Anti-Racism Policy

The Runner stands in active opposition to the systemic racism which oppresses people living in the United States and Canada in ways which affect us all. The unjust killings of innocent people — George Floyd, Chantel Moore, and Breonna Taylor to name only a few — must be stopped, but they can not be stopped without collective and forthright action from those in positions of power. As the representatives of Kwantlen Polytechnic University’s student-funded and led newspaper, we recognize that we are in positions capable of fostering positive systemic change, and we must act responsibly.

As a result, we are tasked with doing everything we can to identify and dismantle racist ideologies both in ourselves and in one another. We can only achieve this goal by ensuring that The Runner is transparent and accountable.

This newspaper has existed for over 10 years. During that time, only two women have been the editor in chief, and almost everyone who has held the position has been white. The rest of our staff team, which turns over more frequently than the EIC position, has historically been more diverse, as has our contributor pool. However, we must acknowledge that The Runner has always had white bodies in editorial positions, and it has taken years of work from the current editorial board to change the whiteness of our workplace environment effectively.

Over the past five years, The Runner has launched several advertising campaigns meant to attract underrepresented students to our contributor meetings — to very little success. In search of a new solution, the editorial team decided to stop running targeted marketing and start doing more outreach into our communities. To this end, we hired a community reporter and outreach coordinator who are now responsible for reporting on constituencies and creating relationships between The Runner and community members. Through more outreach, we also were able to reach new students, and our entire roster has naturally become larger and more diverse.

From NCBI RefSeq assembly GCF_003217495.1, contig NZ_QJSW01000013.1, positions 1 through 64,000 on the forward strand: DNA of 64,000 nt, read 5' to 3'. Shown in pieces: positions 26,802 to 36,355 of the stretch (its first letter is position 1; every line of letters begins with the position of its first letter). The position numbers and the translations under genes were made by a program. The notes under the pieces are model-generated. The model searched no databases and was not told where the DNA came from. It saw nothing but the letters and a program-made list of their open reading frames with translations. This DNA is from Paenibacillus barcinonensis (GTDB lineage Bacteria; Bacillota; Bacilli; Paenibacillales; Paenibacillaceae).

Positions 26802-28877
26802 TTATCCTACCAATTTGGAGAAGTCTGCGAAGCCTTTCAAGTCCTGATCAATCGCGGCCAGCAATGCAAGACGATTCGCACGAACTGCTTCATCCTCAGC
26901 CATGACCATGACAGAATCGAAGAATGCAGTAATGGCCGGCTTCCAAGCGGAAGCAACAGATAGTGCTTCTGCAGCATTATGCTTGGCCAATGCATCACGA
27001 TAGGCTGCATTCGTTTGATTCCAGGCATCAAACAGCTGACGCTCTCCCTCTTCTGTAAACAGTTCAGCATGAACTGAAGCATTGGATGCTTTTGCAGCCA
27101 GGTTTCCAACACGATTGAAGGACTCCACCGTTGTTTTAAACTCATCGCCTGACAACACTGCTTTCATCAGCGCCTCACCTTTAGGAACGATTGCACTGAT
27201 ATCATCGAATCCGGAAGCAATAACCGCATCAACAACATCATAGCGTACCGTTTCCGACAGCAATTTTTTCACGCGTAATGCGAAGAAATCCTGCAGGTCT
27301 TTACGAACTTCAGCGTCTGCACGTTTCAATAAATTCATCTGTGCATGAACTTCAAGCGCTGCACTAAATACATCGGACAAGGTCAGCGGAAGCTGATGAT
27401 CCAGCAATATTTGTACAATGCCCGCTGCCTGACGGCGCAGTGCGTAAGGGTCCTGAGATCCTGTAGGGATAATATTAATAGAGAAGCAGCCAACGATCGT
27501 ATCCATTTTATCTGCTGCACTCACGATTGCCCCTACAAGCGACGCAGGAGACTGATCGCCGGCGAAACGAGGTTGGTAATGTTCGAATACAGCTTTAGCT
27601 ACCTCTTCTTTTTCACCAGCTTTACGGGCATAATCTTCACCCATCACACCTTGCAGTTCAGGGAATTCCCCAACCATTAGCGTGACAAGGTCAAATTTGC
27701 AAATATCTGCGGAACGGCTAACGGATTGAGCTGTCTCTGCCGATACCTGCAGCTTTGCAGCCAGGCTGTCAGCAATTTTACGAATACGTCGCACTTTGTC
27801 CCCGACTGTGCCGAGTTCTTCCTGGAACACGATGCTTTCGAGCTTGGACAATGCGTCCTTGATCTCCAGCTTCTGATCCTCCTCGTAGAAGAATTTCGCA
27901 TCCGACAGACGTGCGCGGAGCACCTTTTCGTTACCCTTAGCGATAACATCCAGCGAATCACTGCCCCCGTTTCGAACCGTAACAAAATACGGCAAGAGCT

Core members of our team have participated in the KAIROS Blanket Exercise, the completion of KPU’s “Indigenous Awareness” online course, and several workshops and speeches from esteemed racialized creatives and academics at annual conferences like NASH.

This does not mean that our anti-oppression work is anywhere near done. We are still laying the groundwork for an inclusive and representative workplace, and we must continue to build upon it indefinitely.

In recognition of this, we will:

  • Encourage and support self-criticism and self-improvement among all members of our team

  • Encourage consistent self-education among all members of our team

  • Treat every member of our team with utmost respect, dignity, and empathy

  • Treat all others we interview and work alongside with utmost respect, dignity, and empathy

  • Continue to hold monthly Inclusivity and Diversity meetings, during which we discuss ways in which we can improve the representation of racialized people in our work, and educate ourselves about the systemic challenges confronting equitable and authentic diverse representation in news media

  • Consciously take editorial action to address and expose racism and systemic inequalities on the basis of race

  • Refuse to publish anything which could constitute as hate speech

  • Refuse to publish any racist material

  • Share material which promotes justice and equity for all

  • Research and undertake initiatives which aim to educate participants about colonialism, racism, and anti-racist and anti-colonial approaches to work and life

  • Provide opportunities for racialized journalists to thrive and advance within The Runner

  • Invite, accept, review, and address public criticism about The Runner

Report any violation of this policy to the Polytechnic Ink Publishing Society (PIPS) Board of Directors. PIPS is the umbrella organization which funds both The Runner and Pulp magazine. Its board of directors is responsible for overseeing the conduct of both teams.